• reedjim51@gmail.com' Jim Reed says:

    When is a religious war not a religious war? When it is over, and everybody loses. Both sides assume God is on their side. They have something to learn.

  • georgeclifford@bellsouth.net' GMClifford says:

    The answer to your concluding questions is both: it is a religious war when people invoke the sacred to justify their fighting (something antithetical to the world’s great monotheistic religions when it comes to fighting one another) and it adds fuels to the fires of hatred and animosity. The real issue is not religious but a mixture of power, fear, etc.

  • dkeane123@comcast.net' DKeane123 says:

    It isn’t a religious war when it cuts against a narrative that particular person has been trying to spin.

  • braddough@hotmail.com' BradD99 says:

    This seems to be a biased, anti-Israel editorial written by someone who seems to be going out of her way to indirectly shill for Islamic terrorist organizations by pretending they aren’t motivated by crazed religious fundamentalist insanity, when they clearly are.

    All I learned from this is to be very suspicious of Sarah Posner’s writing about Israel or topics relating to Israel in the future

  • There is an interesting discussion going on at LinkedIn – Interfaith Professionals as the result of the synagogue bombing and whether sympathy should be given to the families of both the victims and the bombers. This article brings up some of the same points that are being made in that discussion among members of the religious community here and elsewhere.

    BradD99 thinks that this is an anti-Israel piece, and yet I did not get that impression when I read it. It asks a valid question about how do we separate secular war from religious war when both sides use religion to justify their actions. The Jewish Nation-State law that the current Israeli government is trying to pass is using religion to justify a program of hatred against Arabs currently living peacefully in their nation that is no different than the anti-Semitic laws passed in Germany in the 1930s. That is a secular issue, not a religious one, and the Arabs who have lived peacefully in Israel since its inception are being demonized just as peaceful Jews were demonized in Germany. That is secular, not religious, and it is meant to gain power, not grace. The fact that this generation of leaders fail to see that they are repeating the worst moment in their own history, only this time as the perpetrators not the victims, is appalling.

    The fact that the religious right in both the state of Israel and in the United States seem determined to create a situation where their religious horror stories will come to pass is wrong. It plays into the most evil parts of the human soul, and it will cost far more than either group should be allowed to force others to pay, because make no mistake, it will not be these political/religious leaders who fight the wars they start, it will be the average person and the losses will be horrific. We do not need to destroy others to have religious grace or salvation, and we should never allow our secular leaders to determine what is God’s will for us, which is what they are all trying to do on all sides. God does not advocate for war, He advocates for peace (hence the commandment Thou shalt not kill), and anyone who uses war and hatred as justification from their religion is following a false God called Power. Secular wars are secular, and no amount of religious justification can change that fact.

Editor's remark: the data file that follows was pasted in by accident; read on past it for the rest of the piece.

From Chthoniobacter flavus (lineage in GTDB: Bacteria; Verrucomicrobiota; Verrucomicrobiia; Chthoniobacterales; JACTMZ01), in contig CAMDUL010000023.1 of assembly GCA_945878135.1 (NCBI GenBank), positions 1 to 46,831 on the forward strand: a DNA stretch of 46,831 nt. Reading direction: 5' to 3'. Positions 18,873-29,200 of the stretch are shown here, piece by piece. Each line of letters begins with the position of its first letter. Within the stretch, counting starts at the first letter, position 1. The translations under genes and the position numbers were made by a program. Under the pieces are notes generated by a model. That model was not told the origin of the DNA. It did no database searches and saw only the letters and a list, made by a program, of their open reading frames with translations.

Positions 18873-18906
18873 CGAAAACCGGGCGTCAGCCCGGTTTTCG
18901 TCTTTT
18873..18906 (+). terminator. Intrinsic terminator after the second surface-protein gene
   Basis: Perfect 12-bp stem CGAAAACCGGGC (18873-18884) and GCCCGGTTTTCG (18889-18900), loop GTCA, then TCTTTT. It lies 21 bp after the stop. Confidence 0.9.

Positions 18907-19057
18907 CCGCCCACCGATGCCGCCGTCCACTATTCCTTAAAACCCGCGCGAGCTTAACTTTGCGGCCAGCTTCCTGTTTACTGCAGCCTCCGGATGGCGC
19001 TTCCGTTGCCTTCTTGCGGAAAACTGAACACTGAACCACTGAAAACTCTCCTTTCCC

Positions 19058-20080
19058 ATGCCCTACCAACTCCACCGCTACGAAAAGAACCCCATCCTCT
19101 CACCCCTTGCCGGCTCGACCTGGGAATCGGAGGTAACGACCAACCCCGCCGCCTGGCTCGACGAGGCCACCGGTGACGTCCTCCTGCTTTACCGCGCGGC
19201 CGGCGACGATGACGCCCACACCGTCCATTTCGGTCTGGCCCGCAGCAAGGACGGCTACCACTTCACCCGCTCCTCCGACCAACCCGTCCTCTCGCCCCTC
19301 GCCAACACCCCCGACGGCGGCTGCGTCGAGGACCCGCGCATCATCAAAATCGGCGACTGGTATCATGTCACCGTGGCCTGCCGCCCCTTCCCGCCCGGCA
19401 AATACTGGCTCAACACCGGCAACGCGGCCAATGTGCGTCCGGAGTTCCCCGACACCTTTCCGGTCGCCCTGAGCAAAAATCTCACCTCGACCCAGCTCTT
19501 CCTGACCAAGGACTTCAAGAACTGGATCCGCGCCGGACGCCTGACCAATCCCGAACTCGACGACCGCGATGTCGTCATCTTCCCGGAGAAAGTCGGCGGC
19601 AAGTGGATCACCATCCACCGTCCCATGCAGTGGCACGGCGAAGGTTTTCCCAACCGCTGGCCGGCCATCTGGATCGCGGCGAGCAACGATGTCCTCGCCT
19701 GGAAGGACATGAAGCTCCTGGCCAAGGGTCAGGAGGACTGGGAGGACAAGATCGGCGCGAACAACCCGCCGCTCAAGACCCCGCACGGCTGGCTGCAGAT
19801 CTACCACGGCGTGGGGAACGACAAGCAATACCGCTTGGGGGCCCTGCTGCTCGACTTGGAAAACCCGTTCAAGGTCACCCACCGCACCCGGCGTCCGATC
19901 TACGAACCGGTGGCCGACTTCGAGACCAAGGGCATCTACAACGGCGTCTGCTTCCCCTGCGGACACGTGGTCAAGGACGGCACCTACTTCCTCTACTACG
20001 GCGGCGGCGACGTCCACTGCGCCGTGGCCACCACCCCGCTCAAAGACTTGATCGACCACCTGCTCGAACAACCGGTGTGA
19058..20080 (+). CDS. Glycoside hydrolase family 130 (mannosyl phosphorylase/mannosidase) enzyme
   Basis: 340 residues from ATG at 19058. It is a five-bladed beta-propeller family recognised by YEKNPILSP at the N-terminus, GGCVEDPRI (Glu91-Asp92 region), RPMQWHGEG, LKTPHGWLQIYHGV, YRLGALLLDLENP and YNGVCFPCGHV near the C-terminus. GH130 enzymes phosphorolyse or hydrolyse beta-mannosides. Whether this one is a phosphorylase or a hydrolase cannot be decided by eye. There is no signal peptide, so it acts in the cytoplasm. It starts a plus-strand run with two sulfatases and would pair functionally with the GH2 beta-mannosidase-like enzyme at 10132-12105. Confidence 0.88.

Rev. Devon J. Noll
    New Word Universal Fellowship Church
    Christmas Valley, OR

  • aravistarkheena2@gmail.com' Aravis Tarkheena says:

    RD in general is pretty anti-Israel. It’s just something one has to accept — take the good with the bad. Most of its coverage is really quite outstanding, but on this issue, it definitely has swallowed a lot of the currently fashionable — and in my view, intellectually dishonest — views on the subject.

  • aravistarkheena2@gmail.com' Aravis Tarkheena says:

    I’m afraid that once again, when it comes to Israel, Judaism, and other related topics, your knowledge is thin, to say the least. I’ve called you out on ignorant statements you’ve made about Judaism in the past, but it seems to have little effect.

    A few points of clarification:

    1. Israel was *not* founded as a religious state or on religious grounds. It was founded, primarily, by European socialists, and even today, the majority of its population is secular. Israel is a Jewish state, in the nationality/peoplehood sense of “Jewish.”

    2. You confuse the Israeli Arab population with the Palestinians. Israeli Arabs — that is, Arabs with Israeli citizenship — have substantial representation in the Knesset (Parliament) — and live under far better conditions than *any* Arab, in the Middle East.

    3. The commandment is “Thou shalt not murder.” “Thou shalt not kill” is a mistranslation. Something I would think a “pastor” would know.

    4. Israel has been under attack, by its neighbors, since its founding; neighbors who outnumber them 10 to 1; neighbors who used to be vassal states of the Soviet Union; neighbors, among whom there is not a single liberal democracy; neighbors, in whose countries you will be put to death, if you are an open homosexual; etc; etc; etc. Israel is by far the most liberal and tolerant country in its region.

    5. My mother is a Bergen-Belsen survivor. My father’s family fled Germany in 1933, and came to what was then Palestine. My father was in the Haganah as a teen and spent most of his time smuggling Jewish refugees from the concentration camps into the country, as the British had imposed a strict quota on their entry.

    Your comparison of Israel’s conflict with its neighbors with Nazi Germany is ignorant, stupid, and offensive. I strongly suggest you stick to topics that you actually know something about — if there are any.

Leave a Reply

Your email address will not be published. Required fields are marked *